Before going back to business as usual, consider how to make business better - Technical.ly Baltimore

Company Culture

Before going back to business as usual, consider how to make business better

Elite Editing CEO Jennifer Rotner offers four learnings from 12 years and one pandemic of running a remote team. "Instead of seeing a remote workplace as a survival strategy, consider it as the way forward," she writes.

Workin' from home.

(Photo by Flickr user So Many Desks, obtained under a Creative Commons license)

This is a guest post by Jennifer Rotner, the Baltimore-based CEO of Elite Editing.

“What stands in the way becomes the way.” —Marcus Aurelius

The pandemic months have forced everyone to both adapt to new challenges and adopt new approaches to meet those challenges. One of the most dramatic examples of this was the near-ubiquity of working at home. Out of necessity, workplaces that were entirely in-person operations went fully remote. Now, even as vaccinations allow companies to consider returning to “normal,” it’s important to pause and consider whether we’ve actually found a better (or at least an additional) way forward because of what we all had to climb over.

It’s no secret that my companies and I have completely embraced the work-from-home model. In fact, for well over a decade, Elite has not just survived but thrived with an entirely remote workforce, and in that time, we’ve learned a great deal about the tools, strategies, and attitudes that contribute to remote-work success. While our model might not help every company thrive (maybe), I truly believe we’re not an anomaly. What works for us can work for you, and instead of seeing a remote workplace as a survival strategy, consider it as the way forward.

So before you plunge right back into business as usual—that is, everyone in-person at the office, full-time—here are four things to consider.

Creating a remote (or hybrid) workplace gives you access to a larger pool of talented candidates.

The pandemic has created a major labor shortage in the United States, but that might not apply to companies that allow (or even encourage) working from home. Remote work affords greater opportunities for stay-at-home parents, caretakers, people who struggle with chronic illness, and other deeply talented people whose circumstances make “conventional” employment difficult or impossible. Offering the flexibility and trust that allows people in this group to show up on their own terms fosters a level of buy-in from staff that is invaluable.

Remote workforce companies have substantially less overhead—which means increased profit margins.

Over the last 18 months, something that has helped some companies to endure despite a drop in profits was the reduced costs of maintaining an office space. Even as business begins to pick up, consider this: remote work saves money—for employees and employers alike. Employees save on commuting costs, meals out and childcare. Employers save on office space, utilities, parking, and office supplies. Even allowing hybrid options (or a mixed in-office and remote staff) can cut down on all of these expenses. The bottom line is that more money saved means more capital available for growing and investing.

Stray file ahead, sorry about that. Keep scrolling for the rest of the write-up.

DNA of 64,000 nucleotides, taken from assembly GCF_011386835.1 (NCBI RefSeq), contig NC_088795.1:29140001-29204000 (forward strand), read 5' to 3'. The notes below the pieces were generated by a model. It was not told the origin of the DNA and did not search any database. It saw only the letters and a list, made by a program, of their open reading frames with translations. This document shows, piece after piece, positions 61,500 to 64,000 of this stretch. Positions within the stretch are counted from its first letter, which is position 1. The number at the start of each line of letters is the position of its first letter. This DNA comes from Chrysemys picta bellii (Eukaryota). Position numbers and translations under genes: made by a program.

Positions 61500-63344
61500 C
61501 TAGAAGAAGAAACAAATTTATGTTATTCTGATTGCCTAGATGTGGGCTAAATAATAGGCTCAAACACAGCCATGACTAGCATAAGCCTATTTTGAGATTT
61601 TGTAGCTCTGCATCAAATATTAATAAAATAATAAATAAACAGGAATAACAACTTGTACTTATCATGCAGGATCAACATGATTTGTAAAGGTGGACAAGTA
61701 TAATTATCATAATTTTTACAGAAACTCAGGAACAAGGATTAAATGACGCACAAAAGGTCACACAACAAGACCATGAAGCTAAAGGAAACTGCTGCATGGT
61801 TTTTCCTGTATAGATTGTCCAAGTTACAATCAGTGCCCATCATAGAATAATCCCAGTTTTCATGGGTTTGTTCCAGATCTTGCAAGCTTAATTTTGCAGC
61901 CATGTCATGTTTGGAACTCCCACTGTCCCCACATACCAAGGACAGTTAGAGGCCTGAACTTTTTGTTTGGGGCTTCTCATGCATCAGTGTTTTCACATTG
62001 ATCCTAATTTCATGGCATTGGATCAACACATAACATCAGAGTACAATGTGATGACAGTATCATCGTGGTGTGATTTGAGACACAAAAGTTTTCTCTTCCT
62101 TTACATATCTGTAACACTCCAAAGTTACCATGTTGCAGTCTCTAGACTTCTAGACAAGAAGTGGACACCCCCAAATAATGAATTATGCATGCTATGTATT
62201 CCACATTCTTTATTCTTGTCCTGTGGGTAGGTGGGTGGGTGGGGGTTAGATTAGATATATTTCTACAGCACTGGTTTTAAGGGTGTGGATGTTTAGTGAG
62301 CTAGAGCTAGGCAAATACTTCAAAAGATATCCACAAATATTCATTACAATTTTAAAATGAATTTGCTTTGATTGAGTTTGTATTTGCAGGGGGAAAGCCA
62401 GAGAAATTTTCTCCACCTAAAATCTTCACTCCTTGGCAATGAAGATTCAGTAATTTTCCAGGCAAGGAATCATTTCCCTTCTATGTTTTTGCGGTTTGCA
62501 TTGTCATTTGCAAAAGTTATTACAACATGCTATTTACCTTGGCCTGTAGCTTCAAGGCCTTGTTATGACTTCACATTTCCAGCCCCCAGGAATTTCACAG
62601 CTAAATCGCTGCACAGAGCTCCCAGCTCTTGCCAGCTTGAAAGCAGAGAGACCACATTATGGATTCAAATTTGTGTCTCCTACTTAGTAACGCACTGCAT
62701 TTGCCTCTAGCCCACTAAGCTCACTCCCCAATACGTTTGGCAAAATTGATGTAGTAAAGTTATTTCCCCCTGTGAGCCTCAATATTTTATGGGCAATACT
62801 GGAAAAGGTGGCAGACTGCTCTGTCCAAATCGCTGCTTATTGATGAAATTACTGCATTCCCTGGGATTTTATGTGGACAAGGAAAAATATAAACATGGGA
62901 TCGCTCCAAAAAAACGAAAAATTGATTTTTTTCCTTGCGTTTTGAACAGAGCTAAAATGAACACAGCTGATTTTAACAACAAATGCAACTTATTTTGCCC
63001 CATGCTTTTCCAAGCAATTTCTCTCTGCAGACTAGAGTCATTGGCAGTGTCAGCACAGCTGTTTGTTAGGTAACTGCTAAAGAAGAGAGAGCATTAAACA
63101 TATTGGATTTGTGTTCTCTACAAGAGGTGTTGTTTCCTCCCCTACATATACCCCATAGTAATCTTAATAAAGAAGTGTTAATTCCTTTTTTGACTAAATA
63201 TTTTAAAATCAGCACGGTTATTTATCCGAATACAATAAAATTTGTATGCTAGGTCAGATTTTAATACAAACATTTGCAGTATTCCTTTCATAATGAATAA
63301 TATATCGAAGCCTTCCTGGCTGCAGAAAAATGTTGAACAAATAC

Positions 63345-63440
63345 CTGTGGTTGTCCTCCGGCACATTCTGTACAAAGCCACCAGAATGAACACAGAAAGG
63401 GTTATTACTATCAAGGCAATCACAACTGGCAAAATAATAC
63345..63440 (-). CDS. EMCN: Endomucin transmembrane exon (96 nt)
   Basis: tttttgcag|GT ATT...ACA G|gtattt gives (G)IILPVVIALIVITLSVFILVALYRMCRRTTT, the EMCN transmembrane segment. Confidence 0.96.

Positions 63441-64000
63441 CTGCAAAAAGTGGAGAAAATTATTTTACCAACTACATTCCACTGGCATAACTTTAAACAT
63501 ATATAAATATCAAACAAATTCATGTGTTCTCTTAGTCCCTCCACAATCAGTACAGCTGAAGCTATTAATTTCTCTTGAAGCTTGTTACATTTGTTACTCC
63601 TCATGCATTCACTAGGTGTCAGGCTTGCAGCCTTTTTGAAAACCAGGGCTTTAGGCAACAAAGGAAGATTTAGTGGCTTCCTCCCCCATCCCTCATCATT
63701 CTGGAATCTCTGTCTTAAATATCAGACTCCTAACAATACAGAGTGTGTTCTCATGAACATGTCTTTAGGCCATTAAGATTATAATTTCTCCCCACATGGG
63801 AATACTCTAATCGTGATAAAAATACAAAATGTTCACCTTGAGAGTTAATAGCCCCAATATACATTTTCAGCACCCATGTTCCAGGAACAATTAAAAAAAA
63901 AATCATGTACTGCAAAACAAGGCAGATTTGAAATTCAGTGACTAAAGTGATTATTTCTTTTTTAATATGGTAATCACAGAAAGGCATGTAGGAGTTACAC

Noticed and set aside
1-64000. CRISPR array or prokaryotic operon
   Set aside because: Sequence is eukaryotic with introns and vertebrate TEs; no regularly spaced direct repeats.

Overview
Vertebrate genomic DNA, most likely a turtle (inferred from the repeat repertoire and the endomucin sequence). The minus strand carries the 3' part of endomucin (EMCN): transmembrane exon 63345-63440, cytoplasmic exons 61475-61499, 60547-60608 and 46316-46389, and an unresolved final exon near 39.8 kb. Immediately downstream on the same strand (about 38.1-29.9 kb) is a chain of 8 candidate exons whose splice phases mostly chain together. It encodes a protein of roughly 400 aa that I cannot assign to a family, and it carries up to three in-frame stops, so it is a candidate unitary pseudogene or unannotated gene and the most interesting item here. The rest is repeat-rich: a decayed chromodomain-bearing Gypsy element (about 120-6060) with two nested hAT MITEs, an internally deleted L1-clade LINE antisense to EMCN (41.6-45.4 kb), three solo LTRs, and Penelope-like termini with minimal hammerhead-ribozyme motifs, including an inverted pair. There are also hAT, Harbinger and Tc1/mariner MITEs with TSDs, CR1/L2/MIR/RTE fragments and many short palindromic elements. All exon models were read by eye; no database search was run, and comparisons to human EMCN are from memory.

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In-person interaction and supervision are less crucial to productivity than people believed.

One commonly cited rationale for not allowing employees to work from home was the fear that the practice would negatively affect productivity and performance. That fear has proved largely unfounded. A business doesn’t need to have in-person interactions to keep teams connected and engaged. Even more importantly, I would argue managers can keep better tabs on teams and projects when they don’t need to sit in long meetings or constantly get up from their own workstation to check up on people.

Virtual communication also allows employees to more readily and efficiently communicate with colleagues and supervisors. For example, sending a quick message that someone can check when they’re next available is far less intrusive than the polite tap on an office door. Various SaaS platforms and apps like Loom, Slack, Smartsheet, and Clockify have always been useful for internal communication, timekeeping, project management and workflow, as well as on-boarding and training. What’s more, the dramatic uptick in use during the worst of the pandemic means they’re all better and more efficient now than they were eighteen months ago. There is no shortage of excellent, well-tested tools that help connect the virtual dots that keep a business running.

Greater flexibility about working hours and spaces can transform company culture.

Perhaps the most crucial advantage is cultural: when you offer people trust and flexibility, they return that trust with loyalty and commitment to your company. Ultimately that leads to less turnover, less new hire training, and stronger teams with long-term working relationships.

Remember: this is not an all-or-nothing proposition. What works to keep a fully remote company ticking along will also allow for a variety of hybrid models to thrive. Experimenting will produce data—and data will let you make thoughtful decisions about how to move forward. There’s no reason we can’t make business as usual even better.

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